VS: Purpose. I think Kia and I have a purpose to inspire and motivate, specifically our people. When you operate out of abundance and give back to people, it comes back to you tenfold. There's room for all of us. This is a community effort, community means everything to us and it can't be a community if there's just two of us at the top. We need all y'all too! It's a party, pull up!
"This is a community effort, community means everything to us and it can't be a community if there's just two of us at the top. We need all yall too, it's a party, pull up!"
xoN: When you envision the community you are shaping with the podcast, what does a safe and inclusive space for Black women look like to you?
VS: We would have more creative authority, we would be valued. We would be seen and heard more. We could be paid more, there would be no tokenism. It looks like equality across the board.
xoN: Even though the pandemic has been a challenging time to navigate, you actually found love just days before the nation shut down in a “shoot your shot” kind of way. Could you tell us more about that?
VS: Yes! I was out to eat with my homegirl and went to the bathroom and I walked past this guy who gave me the stare of life. I'm sitting behind him and he's turning around the whole brunch looking at me. So before I left, I wrote my number down on a napkin and said, "Text me if you want later." And he did! We've seen each other every day since March 11.
xoN: They say relationships are like holding a mirror up to yourself. What have you personally learned about yourself through this relationship?
VS: That I am worthy of love. Fair love. Good love. Unconditional love. I think before this relationship, it always felt like I was in these battles with men. It always felt like I was trying to get them to see me and appreciate me and it was never working out. I was always that girl that felt like once I get a man to see how great I am, then he'll reciprocate and it never happened. Because at the time, I don't even think I even realized my worth.
So I've had someone come in who shows and tells me just how worthy I am, even more than I imagined I was. He's my partner; anything I need he does, but he tells me no and tells me when I'm wrong. It's also special to be around someone and them not get on your nerves. I grew up [as] an only child, so I need a lot of space. I have to be alone a lot, so the fact that we can vibe and be together all day speaks volumes for me.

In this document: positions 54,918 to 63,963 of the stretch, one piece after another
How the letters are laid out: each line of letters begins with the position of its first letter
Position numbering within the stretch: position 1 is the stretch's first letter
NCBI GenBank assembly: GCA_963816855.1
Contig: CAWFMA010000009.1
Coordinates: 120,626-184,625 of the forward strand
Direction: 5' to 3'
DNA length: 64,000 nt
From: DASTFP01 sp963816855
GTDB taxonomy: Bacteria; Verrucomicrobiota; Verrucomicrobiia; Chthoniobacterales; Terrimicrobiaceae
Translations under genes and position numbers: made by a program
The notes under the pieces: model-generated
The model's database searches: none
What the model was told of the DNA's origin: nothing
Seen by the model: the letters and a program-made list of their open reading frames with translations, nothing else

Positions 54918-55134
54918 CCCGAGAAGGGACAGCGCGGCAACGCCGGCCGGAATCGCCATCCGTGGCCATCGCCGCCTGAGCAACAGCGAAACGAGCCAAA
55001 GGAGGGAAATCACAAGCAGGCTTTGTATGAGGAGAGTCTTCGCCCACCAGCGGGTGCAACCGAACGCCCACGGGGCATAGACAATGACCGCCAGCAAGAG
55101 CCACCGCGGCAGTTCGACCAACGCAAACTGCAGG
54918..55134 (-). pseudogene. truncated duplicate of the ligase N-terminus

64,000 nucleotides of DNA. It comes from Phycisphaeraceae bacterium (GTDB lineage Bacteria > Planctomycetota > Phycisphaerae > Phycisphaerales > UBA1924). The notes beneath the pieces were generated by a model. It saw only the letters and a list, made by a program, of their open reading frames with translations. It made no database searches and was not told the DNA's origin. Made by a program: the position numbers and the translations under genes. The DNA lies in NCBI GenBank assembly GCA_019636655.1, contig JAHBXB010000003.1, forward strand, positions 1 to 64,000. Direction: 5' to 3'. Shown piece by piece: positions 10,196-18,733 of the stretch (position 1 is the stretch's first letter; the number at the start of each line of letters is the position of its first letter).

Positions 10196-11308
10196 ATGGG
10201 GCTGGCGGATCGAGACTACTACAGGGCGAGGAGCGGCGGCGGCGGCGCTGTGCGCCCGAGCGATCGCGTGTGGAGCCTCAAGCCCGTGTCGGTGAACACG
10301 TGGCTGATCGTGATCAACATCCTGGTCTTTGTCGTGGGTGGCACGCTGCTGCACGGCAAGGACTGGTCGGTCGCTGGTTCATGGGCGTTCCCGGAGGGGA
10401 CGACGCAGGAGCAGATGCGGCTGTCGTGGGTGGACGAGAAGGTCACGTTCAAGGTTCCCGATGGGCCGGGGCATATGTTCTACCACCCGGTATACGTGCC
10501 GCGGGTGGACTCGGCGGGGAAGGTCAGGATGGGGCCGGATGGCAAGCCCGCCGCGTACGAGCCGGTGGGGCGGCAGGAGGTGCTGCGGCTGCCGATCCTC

xoN: What was the healing process like for you to get to a place where you could receive the love that was for you?
VS: I've been in therapy for over a year now, and girl, it has changed my life! More importantly than that, I'm 34 and I just got saved. I have never in my life identified as Christian until now and I think that has also helped change the relationship I have with myself and my partner.
"There's no way for me to mess up whatever is meant for me. Maybe I needed that lesson, maybe that bad thing needed to happen so it could mold and shape me into the woman I am today. I have to let go and let God."
Courtesy of Vic Styles
xoN: One of your life mantras is “You can’t mess up your destiny.” What were the experiences in your life that led you to this lesson?
VS: I felt like I made a lot of mistakes when I was younger, or at least that's what I was told. They'd say, "You're so smart, why'd you drop out of college? You shouldn't have done this or that." And as life kept happening and blessings kept falling into my lap, I kept saying to myself that even if I make a bad decision, I'll learn from it and grow from it. There's no way for me to mess up whatever is meant for me. Maybe I needed that lesson, maybe that bad thing needed to happen so it could mold and shape me into the woman I am today. If something is a no, it's for a reason, and that may not be revealed to me until much, much later, but I have to let go and let God.
Featured image courtesy of Vic Styles
Originally published on February 15, 2021